Ireland and Spain benefited from introducing external AMCs, which helped to alleviate banks’ balance sheets. More specifically, in Ireland and Spain NPLs were predominately concentrated in one sector, real estate. The AMCs could therefore benefit from economies of scale and experienced NPL workout specialists; they improved the liquidity of usually illiquid assets like NPLs by creating a secondary market. Additionally, transferring NPLs to a separate entity forced banks to segment their problem assets, create specialised NPL management units, and emphasise NPL management. These two countries could best benefit from this solution, because both had market access and investment grade credit ratings when their respective AMCs were established, enabling them to guarantee their AMCs, ensure sustainable funding rates, and attract private investors.

Greek, Cypriot, and to a certain extent Portuguese banks faced a more complex situation and have, therefore, opted for a different solution. High levels of NPLs were spread across all sectors and were coupled with poor collateralisation and/or under-provisioning, thereby disincentivising the transfer of troubled assets to an external AMC. Greek, Cypriot, and Portuguese banks opted, therefore, for on-balance sheet solutions. They continue to work on enhancing their internal NPL workout capacities and improving the overall enforcement and insolvency environment.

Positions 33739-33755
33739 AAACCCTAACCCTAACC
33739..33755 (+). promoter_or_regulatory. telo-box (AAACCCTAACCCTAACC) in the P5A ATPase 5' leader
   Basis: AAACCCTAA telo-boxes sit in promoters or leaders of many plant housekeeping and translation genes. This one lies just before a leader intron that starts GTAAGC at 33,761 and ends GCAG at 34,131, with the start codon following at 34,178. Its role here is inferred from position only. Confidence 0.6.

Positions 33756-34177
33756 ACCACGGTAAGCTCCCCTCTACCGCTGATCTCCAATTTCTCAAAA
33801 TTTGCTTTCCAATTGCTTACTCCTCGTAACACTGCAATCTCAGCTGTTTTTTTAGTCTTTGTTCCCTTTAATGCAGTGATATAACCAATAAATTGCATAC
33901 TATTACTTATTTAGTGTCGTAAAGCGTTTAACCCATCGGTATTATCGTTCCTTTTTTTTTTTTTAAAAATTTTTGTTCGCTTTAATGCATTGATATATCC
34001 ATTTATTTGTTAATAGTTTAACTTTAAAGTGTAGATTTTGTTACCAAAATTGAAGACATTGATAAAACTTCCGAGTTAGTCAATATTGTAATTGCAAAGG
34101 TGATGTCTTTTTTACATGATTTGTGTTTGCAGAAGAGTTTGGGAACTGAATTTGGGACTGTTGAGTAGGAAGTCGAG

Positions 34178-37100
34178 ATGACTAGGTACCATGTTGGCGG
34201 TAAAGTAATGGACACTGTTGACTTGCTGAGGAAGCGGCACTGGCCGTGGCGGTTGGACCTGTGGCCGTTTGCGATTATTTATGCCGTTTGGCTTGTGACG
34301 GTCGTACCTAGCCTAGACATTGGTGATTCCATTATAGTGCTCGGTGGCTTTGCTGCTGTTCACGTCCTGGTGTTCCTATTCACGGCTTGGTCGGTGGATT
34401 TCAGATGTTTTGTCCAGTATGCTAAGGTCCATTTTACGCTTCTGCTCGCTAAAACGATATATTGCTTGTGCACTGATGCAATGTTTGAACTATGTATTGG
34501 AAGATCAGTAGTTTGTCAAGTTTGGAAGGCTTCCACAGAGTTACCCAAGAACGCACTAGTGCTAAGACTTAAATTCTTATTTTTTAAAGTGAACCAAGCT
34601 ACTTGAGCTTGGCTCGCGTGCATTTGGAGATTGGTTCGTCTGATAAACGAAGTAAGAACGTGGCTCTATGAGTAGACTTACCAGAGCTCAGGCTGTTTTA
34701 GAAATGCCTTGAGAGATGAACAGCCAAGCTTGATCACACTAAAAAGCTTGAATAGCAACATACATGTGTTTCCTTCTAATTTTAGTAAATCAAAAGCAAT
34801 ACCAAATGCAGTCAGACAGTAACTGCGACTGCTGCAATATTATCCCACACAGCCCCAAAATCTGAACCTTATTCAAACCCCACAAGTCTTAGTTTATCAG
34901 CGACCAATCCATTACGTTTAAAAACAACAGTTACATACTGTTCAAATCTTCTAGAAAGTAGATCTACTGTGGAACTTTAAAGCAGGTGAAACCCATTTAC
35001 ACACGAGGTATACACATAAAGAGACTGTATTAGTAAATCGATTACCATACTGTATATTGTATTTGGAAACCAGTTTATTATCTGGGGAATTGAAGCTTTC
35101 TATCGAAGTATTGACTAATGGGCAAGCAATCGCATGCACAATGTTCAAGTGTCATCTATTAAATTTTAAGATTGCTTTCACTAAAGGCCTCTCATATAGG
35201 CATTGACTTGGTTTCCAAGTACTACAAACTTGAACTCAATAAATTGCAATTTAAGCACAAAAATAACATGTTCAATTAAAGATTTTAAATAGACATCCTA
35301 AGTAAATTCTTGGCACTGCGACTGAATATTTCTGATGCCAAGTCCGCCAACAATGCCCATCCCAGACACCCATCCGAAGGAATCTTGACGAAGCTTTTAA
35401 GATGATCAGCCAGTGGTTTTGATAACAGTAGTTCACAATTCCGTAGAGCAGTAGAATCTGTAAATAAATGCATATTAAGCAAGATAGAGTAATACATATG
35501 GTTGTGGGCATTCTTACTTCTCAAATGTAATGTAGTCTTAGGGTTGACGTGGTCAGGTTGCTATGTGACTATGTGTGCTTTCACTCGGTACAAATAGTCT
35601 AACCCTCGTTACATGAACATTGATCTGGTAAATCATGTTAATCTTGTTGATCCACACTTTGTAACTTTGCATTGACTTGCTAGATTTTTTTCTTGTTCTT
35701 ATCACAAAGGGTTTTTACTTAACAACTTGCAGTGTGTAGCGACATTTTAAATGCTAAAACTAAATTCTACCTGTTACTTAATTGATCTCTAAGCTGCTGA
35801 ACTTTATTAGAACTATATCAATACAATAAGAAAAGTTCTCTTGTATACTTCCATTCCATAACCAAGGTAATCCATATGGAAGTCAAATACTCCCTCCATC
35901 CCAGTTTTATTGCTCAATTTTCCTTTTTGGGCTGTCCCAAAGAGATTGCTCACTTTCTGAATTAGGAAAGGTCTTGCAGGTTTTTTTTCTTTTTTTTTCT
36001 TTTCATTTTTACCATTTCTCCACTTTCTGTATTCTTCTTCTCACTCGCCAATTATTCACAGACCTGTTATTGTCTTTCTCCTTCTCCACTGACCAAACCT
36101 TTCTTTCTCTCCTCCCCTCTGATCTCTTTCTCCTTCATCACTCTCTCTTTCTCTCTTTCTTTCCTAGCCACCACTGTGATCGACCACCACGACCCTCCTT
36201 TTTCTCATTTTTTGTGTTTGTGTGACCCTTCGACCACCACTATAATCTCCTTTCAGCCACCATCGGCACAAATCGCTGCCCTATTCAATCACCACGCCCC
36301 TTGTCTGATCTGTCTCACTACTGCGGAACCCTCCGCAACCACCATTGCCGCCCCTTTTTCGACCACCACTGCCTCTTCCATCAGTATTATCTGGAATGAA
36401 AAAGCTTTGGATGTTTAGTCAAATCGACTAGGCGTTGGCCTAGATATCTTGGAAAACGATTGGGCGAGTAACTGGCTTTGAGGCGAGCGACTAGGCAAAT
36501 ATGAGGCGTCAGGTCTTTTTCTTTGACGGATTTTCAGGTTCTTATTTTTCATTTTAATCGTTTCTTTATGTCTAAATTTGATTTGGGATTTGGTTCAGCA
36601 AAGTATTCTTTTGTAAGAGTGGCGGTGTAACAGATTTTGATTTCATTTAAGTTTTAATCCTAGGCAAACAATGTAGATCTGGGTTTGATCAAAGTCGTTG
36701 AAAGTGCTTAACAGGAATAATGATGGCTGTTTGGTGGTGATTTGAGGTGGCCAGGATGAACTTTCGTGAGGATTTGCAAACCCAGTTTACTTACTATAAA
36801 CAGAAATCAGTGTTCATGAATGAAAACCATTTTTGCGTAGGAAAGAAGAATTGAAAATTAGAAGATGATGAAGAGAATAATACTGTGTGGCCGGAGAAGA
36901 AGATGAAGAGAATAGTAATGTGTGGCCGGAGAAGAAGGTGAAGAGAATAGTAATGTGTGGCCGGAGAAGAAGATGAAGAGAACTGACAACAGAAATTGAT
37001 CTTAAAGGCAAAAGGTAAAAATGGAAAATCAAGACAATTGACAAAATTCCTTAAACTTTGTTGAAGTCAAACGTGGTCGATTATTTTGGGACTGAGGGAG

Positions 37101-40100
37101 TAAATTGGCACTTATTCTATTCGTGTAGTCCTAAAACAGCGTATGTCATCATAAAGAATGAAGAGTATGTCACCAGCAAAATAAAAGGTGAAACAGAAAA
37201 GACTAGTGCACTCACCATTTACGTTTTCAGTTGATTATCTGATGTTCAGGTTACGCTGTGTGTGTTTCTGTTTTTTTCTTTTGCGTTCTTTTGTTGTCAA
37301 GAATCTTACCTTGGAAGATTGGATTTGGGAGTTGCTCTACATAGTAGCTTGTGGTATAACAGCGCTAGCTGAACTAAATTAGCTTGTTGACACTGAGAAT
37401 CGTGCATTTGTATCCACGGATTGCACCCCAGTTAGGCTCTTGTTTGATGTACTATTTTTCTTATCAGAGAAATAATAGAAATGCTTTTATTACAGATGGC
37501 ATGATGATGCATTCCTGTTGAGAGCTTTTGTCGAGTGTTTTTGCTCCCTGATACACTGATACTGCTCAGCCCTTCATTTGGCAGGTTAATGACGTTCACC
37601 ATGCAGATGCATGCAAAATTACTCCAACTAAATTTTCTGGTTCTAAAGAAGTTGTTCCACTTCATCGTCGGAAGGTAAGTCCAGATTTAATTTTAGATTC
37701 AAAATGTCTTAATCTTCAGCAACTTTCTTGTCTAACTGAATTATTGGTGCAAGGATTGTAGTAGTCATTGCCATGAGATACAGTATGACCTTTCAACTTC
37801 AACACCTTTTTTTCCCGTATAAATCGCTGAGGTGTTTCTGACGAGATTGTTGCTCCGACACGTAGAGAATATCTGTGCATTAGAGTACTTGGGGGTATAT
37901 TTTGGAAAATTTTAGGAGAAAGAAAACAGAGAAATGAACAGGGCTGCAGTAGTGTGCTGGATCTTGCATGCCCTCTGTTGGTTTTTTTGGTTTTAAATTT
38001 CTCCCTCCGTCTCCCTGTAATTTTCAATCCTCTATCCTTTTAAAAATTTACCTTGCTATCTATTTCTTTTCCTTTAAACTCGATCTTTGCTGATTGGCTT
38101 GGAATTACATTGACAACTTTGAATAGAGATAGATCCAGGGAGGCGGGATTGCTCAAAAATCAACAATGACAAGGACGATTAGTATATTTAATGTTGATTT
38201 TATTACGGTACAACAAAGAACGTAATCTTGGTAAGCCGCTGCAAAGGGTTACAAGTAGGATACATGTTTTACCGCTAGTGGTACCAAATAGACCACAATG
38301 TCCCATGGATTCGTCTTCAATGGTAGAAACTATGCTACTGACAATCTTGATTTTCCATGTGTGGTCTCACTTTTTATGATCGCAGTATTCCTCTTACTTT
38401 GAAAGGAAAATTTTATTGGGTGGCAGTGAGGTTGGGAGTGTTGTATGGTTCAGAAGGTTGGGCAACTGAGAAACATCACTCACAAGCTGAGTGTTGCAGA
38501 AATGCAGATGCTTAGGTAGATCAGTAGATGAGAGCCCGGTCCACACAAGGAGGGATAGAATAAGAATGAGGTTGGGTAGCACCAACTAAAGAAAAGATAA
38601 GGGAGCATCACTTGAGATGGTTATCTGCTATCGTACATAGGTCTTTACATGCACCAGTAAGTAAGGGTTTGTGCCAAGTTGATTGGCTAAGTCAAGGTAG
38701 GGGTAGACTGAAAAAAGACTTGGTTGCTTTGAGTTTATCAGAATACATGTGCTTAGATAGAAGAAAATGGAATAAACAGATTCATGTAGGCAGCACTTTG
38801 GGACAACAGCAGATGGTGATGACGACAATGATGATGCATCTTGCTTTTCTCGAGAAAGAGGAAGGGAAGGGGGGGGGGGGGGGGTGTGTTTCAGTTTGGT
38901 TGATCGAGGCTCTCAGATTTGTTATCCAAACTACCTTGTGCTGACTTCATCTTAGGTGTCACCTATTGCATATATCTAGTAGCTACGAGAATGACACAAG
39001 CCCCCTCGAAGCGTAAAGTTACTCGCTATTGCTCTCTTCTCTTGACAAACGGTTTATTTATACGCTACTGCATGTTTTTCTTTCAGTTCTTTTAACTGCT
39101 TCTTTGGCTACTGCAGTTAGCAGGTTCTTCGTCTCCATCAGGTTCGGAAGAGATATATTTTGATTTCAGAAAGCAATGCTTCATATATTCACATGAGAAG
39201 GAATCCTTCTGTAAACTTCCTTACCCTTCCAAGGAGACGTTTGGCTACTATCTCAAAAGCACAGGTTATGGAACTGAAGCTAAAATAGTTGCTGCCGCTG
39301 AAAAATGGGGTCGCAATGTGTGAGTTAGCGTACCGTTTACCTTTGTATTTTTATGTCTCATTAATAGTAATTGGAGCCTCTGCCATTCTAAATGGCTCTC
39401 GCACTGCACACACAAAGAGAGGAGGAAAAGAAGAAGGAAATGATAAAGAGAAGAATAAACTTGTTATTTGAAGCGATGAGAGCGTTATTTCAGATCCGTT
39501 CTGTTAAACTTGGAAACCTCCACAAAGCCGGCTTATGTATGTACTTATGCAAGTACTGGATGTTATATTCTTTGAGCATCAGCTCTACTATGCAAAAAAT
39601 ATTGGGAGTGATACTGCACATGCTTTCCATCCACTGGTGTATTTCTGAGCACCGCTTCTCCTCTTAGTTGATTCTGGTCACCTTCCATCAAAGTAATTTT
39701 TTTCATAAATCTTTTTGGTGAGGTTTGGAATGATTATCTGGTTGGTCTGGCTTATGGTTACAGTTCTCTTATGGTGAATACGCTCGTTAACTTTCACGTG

Given the complexity of the problem, countries with a large stock of NPLs should pursue a number of mutually reinforcing approaches to resolve their NPLs. Based on recent programme country experiences, country-specific solutions with private sector participation can help NPL resolution. An early implementation of measures helps accelerate the solution. Irrespective of the strategy selected, an enhancement of banks’ internal workout capacity is essential to dealing with the remaining legacy issues and mitigating a potential resurgence of the problem in the near future. Legislation to establish a secondary market for NPLs and further improvements to local enforcement and insolvency regimes and frameworks are critical and complementary tools to allow for the efficient resolution of distressed debts. There is currently a broad-based discussion in the European Union on useful initiatives to further strengthen and support the conditions for NPL resolution.

20 The figures and ratios refer to the sample of 117 euro area systemic commercial banks under the supervision of the Single Supervisory Mechanism, which account for about 75% of the euro area banking sector’s total assets. The €849 billion of the euro area NPL stock refers to the same sample and source.
21 December 2013.